Now’s a fitting time to remember that the 3-1 New England Patriots will soon be starting their third quarterback in five games. But before the page turns entirely to Tom Brady’s return to Gillette Stadium and next Sunday’s encounter with the Cleveland Browns, plenty is still left to account for from this past Sunday.
Let’s digest some of the numbers behind New England’s 16-0 loss to the Buffalo Bills.
A game removed from shutting out the Houston Texans, the Patriots suffered their first-ever shutout at Gillette Stadium. The last time New England was held to zero points at home was Nov. 28, 1993, when the Boomer Esiason-quarterbacked New York Jets handed rookie Drew Bledsoe and Co. a 6-0 loss.
The last time the Bills defeated the Patriots at Gillette was Dec. 28, 2014. Doug Marrone was Buffalo’s head coach, and Kyle Orton was the team’s starter at quarterback. The Bills won that finale by a score of 17-9.
With a seven-yard pass from Tyrod Taylor to LeSean McCoy in the flat, Bills struck a 7-0 lead with 5:31 to go in the first quarter. Buffalo’s opening touchdown marked the first time this season that New England did not score first, and also the first time a team had notched first-quarter points against the Patriots’ defense.
It was the first-down difference between the Patriots and the Bills. Buffalo moved the chains for nine first downs through the first 15 minutes of action, while the Patriots were held without one. And that didn’t change much from there on out, as Buffalo finished with 24 first downs and the Patriots pieced together 13.
The Patriots finished Sunday’s matchup 1-for-12 – eight percent – on third down. The Bills, on the other end, finished 7-for-15 on third down. And if that doesn’t tell enough of the story, Buffalo ran 22 plays in opponent territory through the 7:46 mark in the second quarter, while the Patriots ran zero.
Patriots rookie quarterback Jacoby Brissett would complete every pass he attempted in the first half. He would, however, only attempt three. New England turned to running back LeGarrette Blount for nine of 16 official plays before intermission.
Former Bills wideout Chris Hogan was called for holding and offensive pass interference on the first play from scrimmage, wiping out a 90-yard screen and scamper by Julian Edelman. And that miscue set an early tone. By game’s end, New England had racked up 15 total penalties. Nine would be enforced to the tune of 74 yards.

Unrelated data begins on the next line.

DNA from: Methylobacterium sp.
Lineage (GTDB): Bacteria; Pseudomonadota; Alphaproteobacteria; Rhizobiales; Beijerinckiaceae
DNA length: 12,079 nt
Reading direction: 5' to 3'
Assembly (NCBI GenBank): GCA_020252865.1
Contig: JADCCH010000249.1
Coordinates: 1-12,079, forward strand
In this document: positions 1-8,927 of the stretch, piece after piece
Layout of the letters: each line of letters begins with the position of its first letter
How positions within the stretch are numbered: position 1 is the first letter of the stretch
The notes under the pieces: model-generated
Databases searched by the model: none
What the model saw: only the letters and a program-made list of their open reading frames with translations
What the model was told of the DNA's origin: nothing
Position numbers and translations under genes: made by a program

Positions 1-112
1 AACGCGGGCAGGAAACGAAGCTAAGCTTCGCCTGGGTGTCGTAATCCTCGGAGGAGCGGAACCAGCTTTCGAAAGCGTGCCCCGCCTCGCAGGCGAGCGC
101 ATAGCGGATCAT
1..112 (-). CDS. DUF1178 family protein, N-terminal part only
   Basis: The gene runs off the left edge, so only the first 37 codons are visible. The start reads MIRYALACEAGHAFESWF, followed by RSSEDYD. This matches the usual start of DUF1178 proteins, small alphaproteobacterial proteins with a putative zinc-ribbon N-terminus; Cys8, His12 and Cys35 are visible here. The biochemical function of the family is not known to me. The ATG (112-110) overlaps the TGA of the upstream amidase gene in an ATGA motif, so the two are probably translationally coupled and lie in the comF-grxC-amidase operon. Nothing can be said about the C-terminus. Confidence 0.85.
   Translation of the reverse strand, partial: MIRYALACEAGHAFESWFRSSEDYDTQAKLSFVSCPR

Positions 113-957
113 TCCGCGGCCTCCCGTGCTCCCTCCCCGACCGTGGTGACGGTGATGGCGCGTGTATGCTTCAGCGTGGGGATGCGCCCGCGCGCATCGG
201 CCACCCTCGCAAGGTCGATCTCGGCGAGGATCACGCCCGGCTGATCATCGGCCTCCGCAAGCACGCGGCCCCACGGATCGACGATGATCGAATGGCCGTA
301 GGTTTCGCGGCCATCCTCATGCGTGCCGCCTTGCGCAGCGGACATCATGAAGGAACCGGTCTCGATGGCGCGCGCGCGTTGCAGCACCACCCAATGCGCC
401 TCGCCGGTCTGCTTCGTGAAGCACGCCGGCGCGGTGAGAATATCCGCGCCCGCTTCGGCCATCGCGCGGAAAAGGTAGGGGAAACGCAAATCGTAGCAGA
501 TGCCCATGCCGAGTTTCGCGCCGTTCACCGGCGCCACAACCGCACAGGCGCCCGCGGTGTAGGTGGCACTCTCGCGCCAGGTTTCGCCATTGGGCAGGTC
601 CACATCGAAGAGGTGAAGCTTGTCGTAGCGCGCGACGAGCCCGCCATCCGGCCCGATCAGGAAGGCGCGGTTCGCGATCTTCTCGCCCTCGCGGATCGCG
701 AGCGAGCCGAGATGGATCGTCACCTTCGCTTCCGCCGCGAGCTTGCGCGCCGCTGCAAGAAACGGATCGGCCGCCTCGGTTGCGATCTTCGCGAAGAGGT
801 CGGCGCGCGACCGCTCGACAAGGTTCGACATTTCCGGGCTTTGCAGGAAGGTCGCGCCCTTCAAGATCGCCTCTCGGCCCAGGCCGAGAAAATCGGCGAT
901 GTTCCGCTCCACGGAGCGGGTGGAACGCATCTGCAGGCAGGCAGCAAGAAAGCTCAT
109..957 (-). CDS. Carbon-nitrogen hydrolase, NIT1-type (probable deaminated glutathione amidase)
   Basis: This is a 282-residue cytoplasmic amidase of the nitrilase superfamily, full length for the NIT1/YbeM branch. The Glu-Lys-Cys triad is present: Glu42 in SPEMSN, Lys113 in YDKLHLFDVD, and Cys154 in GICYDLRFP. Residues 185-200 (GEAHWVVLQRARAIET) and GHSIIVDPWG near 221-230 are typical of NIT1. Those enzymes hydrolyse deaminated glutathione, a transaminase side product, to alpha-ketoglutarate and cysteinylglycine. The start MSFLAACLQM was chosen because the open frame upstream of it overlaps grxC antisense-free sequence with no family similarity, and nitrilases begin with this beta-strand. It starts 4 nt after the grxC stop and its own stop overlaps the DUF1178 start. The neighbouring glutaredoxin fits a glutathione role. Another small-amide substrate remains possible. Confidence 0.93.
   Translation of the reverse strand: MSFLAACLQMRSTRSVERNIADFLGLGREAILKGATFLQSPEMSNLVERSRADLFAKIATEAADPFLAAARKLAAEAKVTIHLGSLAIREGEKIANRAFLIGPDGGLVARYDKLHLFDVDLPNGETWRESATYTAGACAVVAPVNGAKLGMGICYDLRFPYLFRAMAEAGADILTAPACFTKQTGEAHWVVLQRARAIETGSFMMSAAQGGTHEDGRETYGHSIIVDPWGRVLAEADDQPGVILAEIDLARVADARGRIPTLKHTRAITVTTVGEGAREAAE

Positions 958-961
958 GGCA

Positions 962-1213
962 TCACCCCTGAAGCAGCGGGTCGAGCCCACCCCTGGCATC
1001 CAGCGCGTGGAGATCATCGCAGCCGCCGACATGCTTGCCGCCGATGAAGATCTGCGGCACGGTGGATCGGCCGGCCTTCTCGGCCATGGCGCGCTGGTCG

Tackles can be taken with a truckload of salt when it comes to the cornerback position. And that was the case for Logan Ryan against the Bills. Logan Ryan had 17 tackles on the season entering the 1 p.m. ET kickoff Sunday. A few hours later, he’d have another 17. Bills wide receiver Robert Woods managed to find the soft spots in Ryan’s predominant zone coverage, catching five passes for 63 yards in the first half and finishing with seven grabs for 89 yards through his respective matchups. The Bills did an excellent job of taking what was there.
A 48-yard field-goal attempt by Stephen Gostkowski faded wide right in the third quarter. It was his second miss in the last three weeks. Gostkowski, who is now 6-of-8 on the season, went 33-of-36 last season on the way to earning his fourth Pro Bowl and second first-team All-Pro honor.
Brissett found tight end Martellus Bennett for a 58-yard reception midway through the second quarter, and it was good for the longest pass of the rookie quarterback’s career as well as the longest catch of Bennett’s career. Bennett would finish the game as New England’s leading target, reeling in five for 109 yards in what was his second 100-yard game in the last three weeks.
The 10-yard line. It was the closest the Patriots' offense would get to the end zone on Sunday. On the heels of Bennett’s 58-yard pickup, New England had its first red-zone opportunity with 5:11 to go before halftime. But on third-and-11, Brissett scrambled for eight yards before he was met by Bills linebacker Zach Brown at the 10. The result was a fumble, recovered by linebacker Preston Brown.
After catching a pass in 80 consecutive regular-season appearances to begin his career, Rob Gronkowski saw his streak snapped last week against the Texans. But in the fourth quarter Sunday, he reeled in his first pass of the year for a gain of 11. It would be his lone grab on the day.
Cyrus Jones averaged 15 yards on the two kick returns he elected to take out of the end zone Sunday. The rookie second-rounder brought the opening kickoff out to the 10-yard line, despite special-teams captain Matthew Slater signaling him to take a knee. And on his second opportunity, Jones made the same move, in turn bringing New England’s offense onto the field at the 14. He’d opt to stay in the end zone thenceforth.
Brissett connected with his wide receivers for just 16 yards versus Buffalo. And all 16 arrived on one third-quarter pass to Julian Edelman. For Edelman, it was the first time since Week 8 of the 2014 season versus the Chicago Bears that he had been limited to only one catch.
The time-of-possession battle played to the strengths of the grind-it-out Buffalo offense. New England’s defense stood on the field for 36 minutes, yet seldom over the course of that sample size did the front manage to set the edge, contain, or pressure the elusive Taylor. The Bills’ quarterback was sacked twice, threw for 246 yards and rushed for an additional 28. Buffalo’s running backs found lanes as well, hitting the century mark on the ground.